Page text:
Category: Uncategorized

  • The motto of this class: “Homo sum, humani nihil a me alienum puto”

    “I am a human being; nothing human can be alien to me” (Maya Angelou, 1928-2014, quoting the Roman African playwright Terence ).

  • Soul and the City

    In the late 1960s and early 1970s, soul began to address the social and economic problems that faced Black Americans in the (mostly Northern) cities. The textual emphasis on this new wave of soul moved away from the genre’s earlier optimism, instead highlighting dystopian urban visions. This iteration of soul was, in a sense, a […]

  • The Sadness of the New World

    In 1893, Dvorak and his family traveled from New York to Chicago by train to visit the World’s Fair. From Chicago, they went to Spillville, Iowa, a farming community of Czech immigrants. While in Spillville, Dvorak met and heard the music of Native Americans for the first time. As his son described it, they were: […]

  • A Partial Crack Playlist

    Although crack sales and addiction were ramping up in 1983, when Grandmaster Flash and Melle Mel recorded this song, they’re referring to the powder cocaine of the 1970s, not to rock cocaine (crack). Note that Melle Mel portrays a Baron Samedi-like character in the video. “Dopeman,” N.W.A., 1988 Too Short, “The Ghetto,” 1990, which draws […]

  • Classically Black: #TakeTwoKnees

    TW/CW: disturbing imagery of Transatlantic slave trade and police brutality. After the murder of George Floyd in May 2020, Anthony McGill, the principal clarinetist of the New York Philharmonic (and the only African-American principal in that illustrious orchestra), recorded himself in his living room playing a mournful, mixed-tonality version of “America the Beautiful,” and posted […]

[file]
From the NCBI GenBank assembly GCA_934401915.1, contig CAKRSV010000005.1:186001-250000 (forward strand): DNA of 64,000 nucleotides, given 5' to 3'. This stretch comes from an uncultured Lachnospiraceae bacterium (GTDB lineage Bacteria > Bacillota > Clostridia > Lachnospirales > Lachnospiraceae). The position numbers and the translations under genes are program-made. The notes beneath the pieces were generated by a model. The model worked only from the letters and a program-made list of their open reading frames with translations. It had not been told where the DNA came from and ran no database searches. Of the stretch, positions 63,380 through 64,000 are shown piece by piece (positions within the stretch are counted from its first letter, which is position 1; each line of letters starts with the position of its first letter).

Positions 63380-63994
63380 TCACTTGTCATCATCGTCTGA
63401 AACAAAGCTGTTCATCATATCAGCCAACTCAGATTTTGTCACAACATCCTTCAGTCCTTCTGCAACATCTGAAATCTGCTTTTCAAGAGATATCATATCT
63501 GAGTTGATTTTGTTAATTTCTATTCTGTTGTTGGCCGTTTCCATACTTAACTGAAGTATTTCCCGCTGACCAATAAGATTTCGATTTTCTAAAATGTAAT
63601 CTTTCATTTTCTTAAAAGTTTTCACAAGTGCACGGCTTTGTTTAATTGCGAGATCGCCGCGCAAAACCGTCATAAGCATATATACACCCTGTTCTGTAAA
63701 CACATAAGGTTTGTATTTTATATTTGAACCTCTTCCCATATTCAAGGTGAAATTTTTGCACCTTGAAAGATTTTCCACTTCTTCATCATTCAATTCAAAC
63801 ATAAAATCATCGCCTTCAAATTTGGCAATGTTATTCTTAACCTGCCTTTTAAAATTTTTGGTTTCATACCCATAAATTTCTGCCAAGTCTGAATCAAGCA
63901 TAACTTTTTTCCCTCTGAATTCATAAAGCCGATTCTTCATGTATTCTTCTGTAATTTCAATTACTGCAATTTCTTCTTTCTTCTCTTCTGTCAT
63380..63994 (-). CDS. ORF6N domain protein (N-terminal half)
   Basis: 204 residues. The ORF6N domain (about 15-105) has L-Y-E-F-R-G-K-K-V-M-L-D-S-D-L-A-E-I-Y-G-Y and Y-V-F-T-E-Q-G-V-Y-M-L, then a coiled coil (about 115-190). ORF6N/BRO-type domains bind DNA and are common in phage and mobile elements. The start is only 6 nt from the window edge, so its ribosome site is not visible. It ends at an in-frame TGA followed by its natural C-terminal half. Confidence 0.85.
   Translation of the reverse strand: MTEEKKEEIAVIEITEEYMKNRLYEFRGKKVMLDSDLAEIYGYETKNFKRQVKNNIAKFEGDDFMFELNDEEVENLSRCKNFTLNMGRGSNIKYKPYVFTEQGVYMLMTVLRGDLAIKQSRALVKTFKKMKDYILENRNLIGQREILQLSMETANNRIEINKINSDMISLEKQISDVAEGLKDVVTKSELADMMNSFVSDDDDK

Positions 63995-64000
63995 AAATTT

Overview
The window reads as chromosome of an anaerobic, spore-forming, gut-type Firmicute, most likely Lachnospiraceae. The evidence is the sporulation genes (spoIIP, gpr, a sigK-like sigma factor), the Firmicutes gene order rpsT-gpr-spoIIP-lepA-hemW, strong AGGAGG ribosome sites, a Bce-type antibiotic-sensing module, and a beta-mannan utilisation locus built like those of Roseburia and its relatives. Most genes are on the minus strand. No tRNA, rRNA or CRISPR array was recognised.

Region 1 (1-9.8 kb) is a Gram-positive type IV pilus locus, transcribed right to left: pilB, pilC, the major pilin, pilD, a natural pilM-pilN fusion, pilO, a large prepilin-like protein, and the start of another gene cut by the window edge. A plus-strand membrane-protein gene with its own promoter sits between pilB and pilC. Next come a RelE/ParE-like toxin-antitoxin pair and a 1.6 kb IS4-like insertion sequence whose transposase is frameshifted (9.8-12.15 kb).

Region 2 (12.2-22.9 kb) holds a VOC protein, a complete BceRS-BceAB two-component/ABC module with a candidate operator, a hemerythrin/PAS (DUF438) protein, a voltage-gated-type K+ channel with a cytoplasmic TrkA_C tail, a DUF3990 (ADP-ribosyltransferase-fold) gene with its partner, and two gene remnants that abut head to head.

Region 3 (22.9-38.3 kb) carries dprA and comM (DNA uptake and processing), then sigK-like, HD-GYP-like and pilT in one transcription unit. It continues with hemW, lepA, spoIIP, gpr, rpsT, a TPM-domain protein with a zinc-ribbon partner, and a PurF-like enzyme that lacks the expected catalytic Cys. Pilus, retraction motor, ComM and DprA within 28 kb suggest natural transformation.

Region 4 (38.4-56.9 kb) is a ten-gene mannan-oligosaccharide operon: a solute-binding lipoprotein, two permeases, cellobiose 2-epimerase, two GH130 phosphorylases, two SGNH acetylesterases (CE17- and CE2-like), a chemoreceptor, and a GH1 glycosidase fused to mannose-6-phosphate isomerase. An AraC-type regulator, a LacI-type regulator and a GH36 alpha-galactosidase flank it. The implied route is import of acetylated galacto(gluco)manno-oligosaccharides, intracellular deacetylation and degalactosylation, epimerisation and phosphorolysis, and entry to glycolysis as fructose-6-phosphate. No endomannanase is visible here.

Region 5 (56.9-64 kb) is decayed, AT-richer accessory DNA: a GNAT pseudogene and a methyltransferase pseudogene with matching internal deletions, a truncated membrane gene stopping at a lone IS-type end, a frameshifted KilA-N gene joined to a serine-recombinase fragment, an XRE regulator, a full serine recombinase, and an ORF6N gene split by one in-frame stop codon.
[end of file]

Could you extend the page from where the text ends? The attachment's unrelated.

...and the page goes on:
• Lush Life

    [This post was written by student Zerin Jamal as her final project for this class in Spring 2020. All text (c) Zerin Jamal.] William (referred to as Billy) Thomas Strayhorn was best recognized for being Duke Ellington’s collaborator and for working with Ellington to produce many classics, such as “Take The ‘A’ Train,” “Chelsea Bridge” […]

  • Gullah/Geechee Resources

    The coast of South Carolina was the port of entry for more than two-thirds of the Africans brought to America as slaves. The wealth of the state, and of its capitol city, Charleston, was built on slavery. Charleston was known as the “Cradle of the Confederacy,” and the first shots in the Civil War were […]

  • Blood Memory in Porgy and Bess

    Over the weekend, I saw the Metropolitan Opera’s wonderful new production of George Gershwin’s 1935 opera Porgy and Bess. Choreographer Camille A. Brown, below, was interviewed backstage about the dances she created for the production. She spoke about drawing on the performers’ “blood memory.” In a recent TED talk, Brown explained that: Movement has always […]

  • The Happy Heaven of Harlem

    Many artists moved to Harlem, where they were free to cultivate the inner life. Langston Hughes, the most famous poet of the Harlem Renaissance, reading his poem “I, Too”: The Harlem Renaissance was the artistic flowering of the Great Migration. As Duke Ellington wrote in “Drop Me Off in Harlem”: I don’t want your Dixie,You […]

  • Black Girls’ Handgames

    The D.C.-based arts organization Black Girls Handgames Project is dedicated to remixing and repurposing classic (pre-electronics) children’s games, many of which originated in communities of color. Cofounder OnRae LaTeal explains: The children’s handgame “Miss Mary Mack,” for instance, played here by the great folksinger Ella Jenkins (with some assistance from . . . Barney), dates […]